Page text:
the expectations from oriental literature have become more rational. The translation of the Zendavesta began to dissipate the prevailing delusion. The translation of Confucius by Dr. Marshman, contributed to the same effect. The Chinese lawgiver seems, as exhibited by the Jesuit, a prodigy of greatness and wisdom, but when raised from a long burial in the darkness of an unknown language, he appears, to say the least, a more indifferent personage. The translation of the Ramàyŭna has done still more to reveal the character of Hindoo literature. This poem is one of the Hindoo sacred books. It promises peace and salvation, yea, all manner of perfections and enjoyments to every one who will read it through. It is indeed esteemed by the inhabit ants of India as the book of books; but is an ocean of the dark and the absurd. It exhibits all the extravagance of the Arabian Nights, with vastly more that is childish, and less that is splendid, while the few portions it has of beauty or pathos are necessarily forgotten in the perpetual recurrence of bombast and obscenity. Now by these and minor translations, and by their other publications, the Baptist Missionaries particularly, have merited the thanks of scholars. They have indeed shown that the literary treasures of the East will prove trifles, generally, rather than gems. But to do this was to increase our knowledge; for their labors they have actually received the acknowledgements of Europeans, although not so generally as they deserve. “Whatever may be the result of their labors in diffusing Christianity," says an English Reviewer, "there can be no question that by their translations they bring important accessions to our stock of Asiatic literature.

[To be concluded.]


ÍI. Tim. iv. 6, 7, 8.—For I am now ready to be offered, and the time


of my departure is at hand. have fought a good fight, I have finished my course, I have kept the faith: henceforth there is laid up for me a crown of righteousness which the Lord, the righteous judge shall give me at that day; and not to me only, but unto all them also, that love his appearing.

Timothy, the person addressed in this Epistle, was Paul's own son in the faith'-he was converted when a youth by the Apostle's preaching at Derbe and Lystra. This was on the apostle's first tour of preaching the gospel to the Gentiles. On his second journey, when he came again to Derbe and Lystra, he took Timothy, who seems to have been a peculiarly interesting youth, as his companion and fellow labourer. He loved him, as a father does a child, not only because he had been the instrument of his conversion; but because he found him disinterestedly faithful to the cause of Christ, and affectionately fond of him, as his spirIn his letter to the Coritual father. iuthians, the apostle styles Timothy "his beloved son and faithful in the Lord."-To the Philippians he declares, "I have no man like minded, who will naturally care for your state; for all seek their own, not the things that are Jesus Christ's. But ye know the proof of him, that as a son with a father, he hath served with me in the gospel."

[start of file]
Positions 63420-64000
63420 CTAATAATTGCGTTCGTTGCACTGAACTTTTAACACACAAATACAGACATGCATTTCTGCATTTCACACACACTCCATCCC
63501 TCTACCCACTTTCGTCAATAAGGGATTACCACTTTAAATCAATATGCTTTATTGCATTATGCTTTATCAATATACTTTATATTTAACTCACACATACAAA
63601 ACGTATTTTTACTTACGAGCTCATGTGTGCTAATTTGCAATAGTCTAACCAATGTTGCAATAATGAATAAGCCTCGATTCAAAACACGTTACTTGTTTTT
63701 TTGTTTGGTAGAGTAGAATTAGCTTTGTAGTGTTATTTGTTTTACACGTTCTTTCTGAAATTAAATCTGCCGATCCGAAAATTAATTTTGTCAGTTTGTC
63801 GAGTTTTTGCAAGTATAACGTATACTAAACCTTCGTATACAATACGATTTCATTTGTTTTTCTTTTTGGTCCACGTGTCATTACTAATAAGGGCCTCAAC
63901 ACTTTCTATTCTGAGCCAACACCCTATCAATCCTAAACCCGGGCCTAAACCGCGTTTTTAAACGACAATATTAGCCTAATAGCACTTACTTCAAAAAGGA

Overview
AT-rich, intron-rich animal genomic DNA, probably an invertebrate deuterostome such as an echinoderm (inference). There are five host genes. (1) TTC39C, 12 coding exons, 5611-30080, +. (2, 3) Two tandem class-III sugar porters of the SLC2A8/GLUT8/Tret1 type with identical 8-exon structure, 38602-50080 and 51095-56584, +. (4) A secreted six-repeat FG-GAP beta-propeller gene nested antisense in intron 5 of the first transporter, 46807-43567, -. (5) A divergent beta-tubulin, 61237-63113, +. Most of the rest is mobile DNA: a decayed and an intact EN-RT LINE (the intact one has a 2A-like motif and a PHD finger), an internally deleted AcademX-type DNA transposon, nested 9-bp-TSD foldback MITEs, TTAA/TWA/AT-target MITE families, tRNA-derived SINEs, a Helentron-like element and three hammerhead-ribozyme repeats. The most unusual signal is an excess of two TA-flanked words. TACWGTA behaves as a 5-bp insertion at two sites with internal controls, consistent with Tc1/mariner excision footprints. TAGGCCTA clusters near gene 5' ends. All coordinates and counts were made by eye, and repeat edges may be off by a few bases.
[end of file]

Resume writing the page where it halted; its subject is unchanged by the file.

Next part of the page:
Timothy, by being for a long time, a companion and fellow labourer with the apostle, was well acquainted with his labours, sufferings and selfdenial in the cause of Christ. "But thou fully knowest my doctrine," (says the apostle to him, in this same Epistle), manner of life, purpose, faith, long suffering, charity, patience, persecutions, afflictions, which came upon me at Antioch, at Iconium, at Lystra ;-what persecutions I endured." The strength and vigour of his manhood, the apostle had devoted truly to the service of his Lord, but now, he was "such an one as

Paul the aged," and also a prisoner of Jesus Christ. The frost of age had settled upon his brows though it had not chilled his heart. His strength and vigor had been worn out in the service of his master. God had preserved him indeed for many years, while walking in the midst of dan gers and death, but now his work was done, and he was ready, as his last act, to offer up his soul to the same cause, to which he had devoted his life; and to seal with his blood the testimony which he had uniformly borne to the truth of the gospel.

"I am ready to be offered, and when I am gone, take, my son, your spiritual father as an example. You have witnessed my labours and dangers, sufferings and sacrifices, doctrine and manner of life:-follow me, so far as I have followed Christ; and if you have witnessed my trials and sufferings, you have also for your encouragement, witnessed my hopes, my joys and consolations in Christ. I am ready to be offered, and the time of my departure is at hand ;— quicken your dilligence, therefore, that you may supply the place of them that are going before you. I am ready to be offered. I have fought a good fight, I bave finished my course, I have kept the faith; henceforth there is laid up for me a crown of righteousness, which the Lord, the righteous judge shall give me at that day; and not to me only, but unto all them also that love his appearing."

The situation of this great and good man in prison, and ready to be offered, bis reflections and prospects, bis consolations and joys, in the full view of approaching death, form to gether an interesting object of con templation. We are particularly struck by his triumphant feelings, such as nothing but the Christian religion ever inspired in such a situation. and are led to enquire what were the reflections, and what the prospects, which could thus dissipate the gloom of a prison, and deprive the king of terrors of his power. The

apostle is standing on the verge of the eternal world: He casts his eye back over that part of his life which had been devoted to the cause of Christ, and forward to the glories of eternity opening on his view. His hopes of the future are founded on his retrospect of the past. "I have fought a good fight, I have finished my course, I have kept the faith. Henceforth there is laid up for me a crown of righteousness, which the Lord, the righteous judge will give me at that day.


Let us for own improvement turn our attention to the particulars, here noticed in this brief review of his christian life.

First, "I have fought a good fight." He had been a good soldier in the cause of Christ. Faithful and zealously devoted to his master, his natural impetuosity, when enlisted in his service, led him to throw himself in the fore front of the hottest battle, and with eager intrepidity to challenge forth the boldest champions in the hosts of infidelity. He hesitated not to declare the honours of his king before the bitterest of his own bigoted countrymen, before the contemptuous philosophers of Greece-before profligate Roman Governers, and before Nero himself; considering it not the least consolation in his imprisonment, that it enabled him, at his trial, to declare the unsearchable riches of Christ to those to whom otherwise he could not have access. He not only faced danger, but also endured hardness as a good soldier of Christ. Fatigues, hardships, famine and sufferings, were his constant companions. Stoned in one city for preaching the gospel, and dragged out for dead, as soon as he was able to rise, it was to preach the gospel again. Thrown into prison, and confined in fetters, the moment he was released, he commenced his warfare anew. Shipwrecked thrice, five times scourged by the Jews, thrice beaten with rods, in perils by sea and land, from his own countrymen, from the heatheu, and from false brethren, in weariness and painfuluess, in watchings

« PreviousContinue »